This was a prospective, randomised, double-blind and placebo-controlled trial in children (6-18y) with moderately active distal ulcerative colitis who were concomitantly treated with oral mesalazine. The aim was to investigate the adjunctive effect of the probiotic on inflammation and cytokine expression in the rectal mucosa.
Forty children were enrolled, of whom 31 completed the 8-week study. Lactobacillus reuteri ATCC 55730 (10^10 CFU, n=16) or placebo (n=15) was administered once daily as a rectal enema before bedtime.
The score for the Mayo Disease Activity Index, DAI, (including the criteria stool frequency, bleeding, physician’s assessment of disease activity and mucosal appearance) was evaluated at baseline and on the day after the intake of study product had stopped. The Mayo DAI decreased significantly in the Lactobacillus reuteri group: 3.2 ± 1.3 vs. 8.6 ± 0.8 at baseline (p < 0.01), compared to placebo: 7.1 ± 1.1 vs. 8.7 ± 0.7 (NS); p<0.001 for mean values between groups. The histological score was significantly decreased in the active group: 0.6 ± 0.5 vs. 4.5 ± 0.6 (P < 0.01), but not in the placebo group (2.9 ± 0.8 vs. 4.6 ± 0.6, NS). The mucosal expression of cytokines was evaluated at baseline and after 8 weeks. It was significantly changed only in the Lactobacillus reuteri group: the anti-inflammatory IL-10 increased (p<0.01) whereas the pro-inflammatory IL-1beta, TNF-alpha and IL-8 all decreased (p<0.01). Clinical remission (DAI < 2.0) was achieved in 5 patients (31%) taking the probiotic but in none of the placebo subjects (p<0.05). All patients in the Lactobacillus reuteri group showed a clinical response, defined as a decrease of ≥ 2 points in the Mayo DAI, compared to 53% in the placebo group. No disease flare-ups occurred in any of the groups.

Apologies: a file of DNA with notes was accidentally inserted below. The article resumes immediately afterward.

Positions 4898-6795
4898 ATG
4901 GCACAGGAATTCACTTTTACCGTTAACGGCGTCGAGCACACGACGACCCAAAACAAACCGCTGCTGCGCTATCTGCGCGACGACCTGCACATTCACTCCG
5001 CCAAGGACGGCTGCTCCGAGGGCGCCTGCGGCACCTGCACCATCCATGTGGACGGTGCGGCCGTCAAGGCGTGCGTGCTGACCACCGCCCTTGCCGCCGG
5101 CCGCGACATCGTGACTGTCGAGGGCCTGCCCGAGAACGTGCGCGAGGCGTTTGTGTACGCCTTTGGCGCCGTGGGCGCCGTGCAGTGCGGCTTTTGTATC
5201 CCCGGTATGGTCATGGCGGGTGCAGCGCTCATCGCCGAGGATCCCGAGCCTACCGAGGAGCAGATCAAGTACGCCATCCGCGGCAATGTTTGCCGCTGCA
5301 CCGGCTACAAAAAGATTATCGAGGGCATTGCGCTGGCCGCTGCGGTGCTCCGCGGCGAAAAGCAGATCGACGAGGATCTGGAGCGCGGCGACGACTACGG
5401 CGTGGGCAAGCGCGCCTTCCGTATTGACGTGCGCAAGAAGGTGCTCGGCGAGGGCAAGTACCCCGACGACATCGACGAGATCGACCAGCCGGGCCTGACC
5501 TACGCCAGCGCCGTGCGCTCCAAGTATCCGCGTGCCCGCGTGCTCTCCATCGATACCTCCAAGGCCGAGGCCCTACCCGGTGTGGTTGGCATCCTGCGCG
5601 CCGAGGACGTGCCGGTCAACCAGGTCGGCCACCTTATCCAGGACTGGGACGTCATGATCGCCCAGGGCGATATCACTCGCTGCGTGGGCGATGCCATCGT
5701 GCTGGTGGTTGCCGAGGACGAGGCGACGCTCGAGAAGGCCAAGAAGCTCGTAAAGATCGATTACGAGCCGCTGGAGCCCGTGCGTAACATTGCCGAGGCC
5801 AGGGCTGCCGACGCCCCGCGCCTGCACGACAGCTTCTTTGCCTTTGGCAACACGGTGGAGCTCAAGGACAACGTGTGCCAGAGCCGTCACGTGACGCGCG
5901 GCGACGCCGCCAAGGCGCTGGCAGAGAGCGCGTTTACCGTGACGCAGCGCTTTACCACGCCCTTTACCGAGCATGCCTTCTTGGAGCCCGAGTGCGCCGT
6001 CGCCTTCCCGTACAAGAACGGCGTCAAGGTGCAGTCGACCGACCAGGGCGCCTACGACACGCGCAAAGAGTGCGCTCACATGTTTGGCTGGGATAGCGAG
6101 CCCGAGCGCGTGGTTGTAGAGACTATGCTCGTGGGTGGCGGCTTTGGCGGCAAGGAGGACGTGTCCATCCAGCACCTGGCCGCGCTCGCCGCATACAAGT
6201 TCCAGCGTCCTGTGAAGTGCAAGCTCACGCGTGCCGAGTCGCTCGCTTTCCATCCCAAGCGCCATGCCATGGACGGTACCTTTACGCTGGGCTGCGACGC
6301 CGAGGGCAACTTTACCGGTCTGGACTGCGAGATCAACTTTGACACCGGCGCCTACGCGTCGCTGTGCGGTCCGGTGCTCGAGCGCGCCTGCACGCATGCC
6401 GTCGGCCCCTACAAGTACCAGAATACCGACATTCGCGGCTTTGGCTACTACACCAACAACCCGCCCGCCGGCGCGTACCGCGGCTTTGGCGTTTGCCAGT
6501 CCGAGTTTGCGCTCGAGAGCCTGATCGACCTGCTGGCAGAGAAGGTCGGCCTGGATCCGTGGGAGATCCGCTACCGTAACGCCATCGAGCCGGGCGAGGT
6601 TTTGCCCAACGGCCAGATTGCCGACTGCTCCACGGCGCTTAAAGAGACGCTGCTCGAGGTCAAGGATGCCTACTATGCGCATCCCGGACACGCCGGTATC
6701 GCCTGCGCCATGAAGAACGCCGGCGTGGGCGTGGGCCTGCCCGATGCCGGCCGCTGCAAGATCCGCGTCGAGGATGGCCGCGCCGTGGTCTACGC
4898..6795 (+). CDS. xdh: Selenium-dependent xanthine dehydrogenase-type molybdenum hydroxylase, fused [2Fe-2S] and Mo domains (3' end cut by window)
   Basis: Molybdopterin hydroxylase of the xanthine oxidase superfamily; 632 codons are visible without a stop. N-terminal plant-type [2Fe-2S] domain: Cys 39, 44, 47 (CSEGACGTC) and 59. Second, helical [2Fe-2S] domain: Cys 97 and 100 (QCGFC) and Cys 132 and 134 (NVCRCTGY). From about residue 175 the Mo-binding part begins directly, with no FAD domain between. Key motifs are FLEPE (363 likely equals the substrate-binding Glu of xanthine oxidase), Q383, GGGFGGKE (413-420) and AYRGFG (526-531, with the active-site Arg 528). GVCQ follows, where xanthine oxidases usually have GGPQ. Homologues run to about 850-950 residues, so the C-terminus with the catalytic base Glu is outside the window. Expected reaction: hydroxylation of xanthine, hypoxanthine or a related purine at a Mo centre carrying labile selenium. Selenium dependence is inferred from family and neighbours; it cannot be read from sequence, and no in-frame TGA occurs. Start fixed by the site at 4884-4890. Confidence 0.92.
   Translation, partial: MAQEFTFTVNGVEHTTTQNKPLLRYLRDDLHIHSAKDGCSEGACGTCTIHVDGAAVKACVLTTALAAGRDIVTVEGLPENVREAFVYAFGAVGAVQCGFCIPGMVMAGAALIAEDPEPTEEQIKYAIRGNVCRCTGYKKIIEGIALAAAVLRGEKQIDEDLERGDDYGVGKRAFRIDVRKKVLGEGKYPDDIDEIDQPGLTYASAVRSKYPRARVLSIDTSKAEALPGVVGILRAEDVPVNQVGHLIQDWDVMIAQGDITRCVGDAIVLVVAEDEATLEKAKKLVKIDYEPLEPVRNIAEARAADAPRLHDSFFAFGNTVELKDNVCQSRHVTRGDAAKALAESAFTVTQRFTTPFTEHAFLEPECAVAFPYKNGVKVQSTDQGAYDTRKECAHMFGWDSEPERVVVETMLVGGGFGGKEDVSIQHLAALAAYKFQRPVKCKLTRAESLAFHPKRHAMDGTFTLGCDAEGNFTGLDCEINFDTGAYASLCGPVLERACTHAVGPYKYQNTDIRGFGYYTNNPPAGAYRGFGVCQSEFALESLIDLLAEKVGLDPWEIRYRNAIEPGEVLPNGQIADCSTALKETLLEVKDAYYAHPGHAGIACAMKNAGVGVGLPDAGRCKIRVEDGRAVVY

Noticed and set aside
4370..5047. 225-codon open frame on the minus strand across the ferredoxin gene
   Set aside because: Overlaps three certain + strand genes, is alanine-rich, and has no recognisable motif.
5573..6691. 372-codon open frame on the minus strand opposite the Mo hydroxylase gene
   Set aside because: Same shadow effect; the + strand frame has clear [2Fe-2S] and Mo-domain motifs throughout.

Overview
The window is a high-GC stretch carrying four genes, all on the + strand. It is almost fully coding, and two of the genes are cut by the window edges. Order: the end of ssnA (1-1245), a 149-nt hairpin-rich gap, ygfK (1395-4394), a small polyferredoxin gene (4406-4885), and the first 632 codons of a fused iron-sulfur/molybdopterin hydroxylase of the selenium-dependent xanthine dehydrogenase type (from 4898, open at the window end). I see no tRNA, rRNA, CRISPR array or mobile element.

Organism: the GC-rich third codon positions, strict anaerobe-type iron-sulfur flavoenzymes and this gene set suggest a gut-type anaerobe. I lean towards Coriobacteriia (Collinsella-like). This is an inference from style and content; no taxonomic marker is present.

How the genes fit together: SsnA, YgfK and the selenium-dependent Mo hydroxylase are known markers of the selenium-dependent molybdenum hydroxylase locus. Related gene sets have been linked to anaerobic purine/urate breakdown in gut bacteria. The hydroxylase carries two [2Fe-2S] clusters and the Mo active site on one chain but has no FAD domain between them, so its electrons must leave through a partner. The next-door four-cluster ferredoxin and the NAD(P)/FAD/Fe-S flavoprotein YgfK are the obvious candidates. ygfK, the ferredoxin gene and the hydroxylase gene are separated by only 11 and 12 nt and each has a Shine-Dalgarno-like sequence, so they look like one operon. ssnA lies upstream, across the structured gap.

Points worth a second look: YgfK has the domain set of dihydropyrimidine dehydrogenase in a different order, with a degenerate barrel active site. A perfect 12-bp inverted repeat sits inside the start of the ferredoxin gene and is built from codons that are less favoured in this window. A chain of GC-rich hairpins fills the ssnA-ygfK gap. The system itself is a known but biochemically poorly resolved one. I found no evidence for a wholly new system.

In children with active distal ulcerative colitis, rectal infusion of Lactobacillus reuteri effectively attenuated mucosal inflammation and changed the mucosal expression of cytokines to a less inflammatory pattern.